Background & aims: High protein, low fat (HP) diets have established efficacy for weight management, but their effects on psychological well-being, particularly in men have not been well studied. This study compared an energy controlled HP diet with a high carbohydrate, low fat (HC) diet on psychological well-being after 1 year. Methods: 117 obese men (mean±SD, age 49.6±9.2 years; BMI 31.2±4.2kg/m2) were randomised to consumption of either an energy restricted (~7MJ/day), HP diet (n=57; 35% of total energy as protein, 40% carbohydrate, 25% fat) or an isocaloric, HC diet (n=61; 17% protein, 58% carbohydrate, 25% fat) for 52 weeks. Body weight and psychological well-being was measured with Profile of Mood States (POMS), Bachman's Self Esteem scale and the SF-36 instruments at baseline (week 0), week 12 and week 52. Results: Weight loss was (mean±SEM) 8.9±0.4kg (8.6%) at Week 12 and 10.5±0.8kg (10.5%) at Week 52 (p<0.001 for time); no difference between groups (p=0.91 time×diet effect). POMS subscales (anger-hostility, vigour-activity, confusion-bewilderment, tension-anxiety, depression-dejection, fatigue-inertia) and total mood disturbance score and the majority of SF-36 subscales significantly improved at one year (p≤0.05 for all). Self-esteem did not change significantly during the intervention (p=0.075). No effect of diet composition was evident for any of the psychometric measures assessed (p≥0.5 for time×diet effect). Conclusions: In overweight and obese men, weight loss on hypocaloric HP and HC diets were both effective in improving mood and general psychological well-being over one year.Registered under anzctr.org.au Identifier no. ACTRN 12606000002583.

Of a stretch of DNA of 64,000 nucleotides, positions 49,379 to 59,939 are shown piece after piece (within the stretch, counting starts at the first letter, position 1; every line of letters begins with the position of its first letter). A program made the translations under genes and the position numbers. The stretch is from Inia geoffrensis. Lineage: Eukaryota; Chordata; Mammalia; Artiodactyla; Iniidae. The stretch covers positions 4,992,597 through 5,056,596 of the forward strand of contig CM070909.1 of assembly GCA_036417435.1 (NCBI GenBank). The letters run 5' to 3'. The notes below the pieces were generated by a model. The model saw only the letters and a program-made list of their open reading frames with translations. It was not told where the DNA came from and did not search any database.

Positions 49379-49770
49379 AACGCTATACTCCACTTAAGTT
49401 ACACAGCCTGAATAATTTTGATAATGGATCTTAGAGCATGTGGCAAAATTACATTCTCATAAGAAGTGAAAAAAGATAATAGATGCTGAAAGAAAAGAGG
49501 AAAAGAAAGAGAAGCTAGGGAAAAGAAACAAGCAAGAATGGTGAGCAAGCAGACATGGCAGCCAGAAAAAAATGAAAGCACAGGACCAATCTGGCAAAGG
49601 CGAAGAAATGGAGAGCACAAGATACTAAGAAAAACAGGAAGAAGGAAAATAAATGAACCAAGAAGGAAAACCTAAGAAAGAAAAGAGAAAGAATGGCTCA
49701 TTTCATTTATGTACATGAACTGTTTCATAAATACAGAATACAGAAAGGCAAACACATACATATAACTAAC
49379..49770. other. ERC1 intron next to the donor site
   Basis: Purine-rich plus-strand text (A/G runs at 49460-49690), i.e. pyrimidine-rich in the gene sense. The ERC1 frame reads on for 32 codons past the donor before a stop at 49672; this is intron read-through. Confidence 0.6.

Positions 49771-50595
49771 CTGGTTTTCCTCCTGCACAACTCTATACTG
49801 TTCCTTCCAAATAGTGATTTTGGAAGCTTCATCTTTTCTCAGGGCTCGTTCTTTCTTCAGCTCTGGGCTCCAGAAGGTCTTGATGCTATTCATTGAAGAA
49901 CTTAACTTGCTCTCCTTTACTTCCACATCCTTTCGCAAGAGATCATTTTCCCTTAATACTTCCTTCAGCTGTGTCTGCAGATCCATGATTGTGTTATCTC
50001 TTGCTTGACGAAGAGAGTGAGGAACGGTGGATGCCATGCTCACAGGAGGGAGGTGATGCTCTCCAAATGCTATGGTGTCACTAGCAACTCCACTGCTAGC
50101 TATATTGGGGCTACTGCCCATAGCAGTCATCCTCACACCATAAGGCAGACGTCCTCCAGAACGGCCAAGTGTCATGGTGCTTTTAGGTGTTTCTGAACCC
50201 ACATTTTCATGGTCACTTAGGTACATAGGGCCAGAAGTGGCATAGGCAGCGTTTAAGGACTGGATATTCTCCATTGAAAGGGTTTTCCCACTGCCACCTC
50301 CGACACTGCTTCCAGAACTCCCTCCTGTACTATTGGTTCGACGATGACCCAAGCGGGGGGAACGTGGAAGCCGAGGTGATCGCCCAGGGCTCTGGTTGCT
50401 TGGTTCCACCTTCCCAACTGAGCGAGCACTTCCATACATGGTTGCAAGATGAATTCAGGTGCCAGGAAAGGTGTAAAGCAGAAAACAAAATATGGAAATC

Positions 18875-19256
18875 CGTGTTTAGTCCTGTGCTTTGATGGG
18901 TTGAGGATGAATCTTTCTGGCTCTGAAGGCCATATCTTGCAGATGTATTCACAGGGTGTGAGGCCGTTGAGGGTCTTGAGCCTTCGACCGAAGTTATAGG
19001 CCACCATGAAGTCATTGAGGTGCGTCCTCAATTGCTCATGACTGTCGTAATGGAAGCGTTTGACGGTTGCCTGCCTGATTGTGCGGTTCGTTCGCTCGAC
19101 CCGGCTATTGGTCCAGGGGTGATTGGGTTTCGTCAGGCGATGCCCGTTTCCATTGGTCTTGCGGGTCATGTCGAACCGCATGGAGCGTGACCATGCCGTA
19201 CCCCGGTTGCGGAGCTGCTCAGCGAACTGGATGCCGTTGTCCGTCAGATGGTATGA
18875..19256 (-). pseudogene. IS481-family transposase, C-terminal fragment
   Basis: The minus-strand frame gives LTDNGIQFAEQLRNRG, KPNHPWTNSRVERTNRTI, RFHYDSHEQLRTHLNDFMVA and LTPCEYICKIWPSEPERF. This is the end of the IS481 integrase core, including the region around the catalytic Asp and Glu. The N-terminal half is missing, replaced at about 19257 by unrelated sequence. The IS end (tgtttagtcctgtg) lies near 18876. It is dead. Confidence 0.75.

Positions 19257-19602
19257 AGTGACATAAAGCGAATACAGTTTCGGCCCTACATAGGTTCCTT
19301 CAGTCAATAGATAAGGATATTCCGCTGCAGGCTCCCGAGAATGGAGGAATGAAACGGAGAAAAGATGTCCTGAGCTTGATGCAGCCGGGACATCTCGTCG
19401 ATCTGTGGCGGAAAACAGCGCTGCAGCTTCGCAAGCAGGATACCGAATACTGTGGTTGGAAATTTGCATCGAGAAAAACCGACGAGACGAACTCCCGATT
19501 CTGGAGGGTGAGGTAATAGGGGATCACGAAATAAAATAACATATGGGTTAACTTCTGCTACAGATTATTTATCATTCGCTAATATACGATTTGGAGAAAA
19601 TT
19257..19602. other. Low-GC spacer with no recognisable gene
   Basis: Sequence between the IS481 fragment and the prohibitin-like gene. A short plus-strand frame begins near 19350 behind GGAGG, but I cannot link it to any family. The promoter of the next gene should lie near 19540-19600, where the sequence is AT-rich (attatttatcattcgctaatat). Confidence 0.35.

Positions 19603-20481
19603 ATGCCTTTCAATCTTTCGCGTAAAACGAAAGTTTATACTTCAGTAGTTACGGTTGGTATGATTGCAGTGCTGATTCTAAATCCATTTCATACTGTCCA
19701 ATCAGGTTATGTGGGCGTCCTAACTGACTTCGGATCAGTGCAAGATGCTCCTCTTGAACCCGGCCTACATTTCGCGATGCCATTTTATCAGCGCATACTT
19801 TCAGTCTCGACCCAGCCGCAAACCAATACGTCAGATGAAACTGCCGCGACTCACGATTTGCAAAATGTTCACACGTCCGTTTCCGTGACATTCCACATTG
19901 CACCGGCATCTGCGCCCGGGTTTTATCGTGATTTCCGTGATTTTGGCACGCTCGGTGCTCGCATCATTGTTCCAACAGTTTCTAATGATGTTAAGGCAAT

- Diet composition
- Weight loss
ASJC Scopus subject areas
- Endocrinology, Diabetes and Metabolism
- Nutrition and Dietetics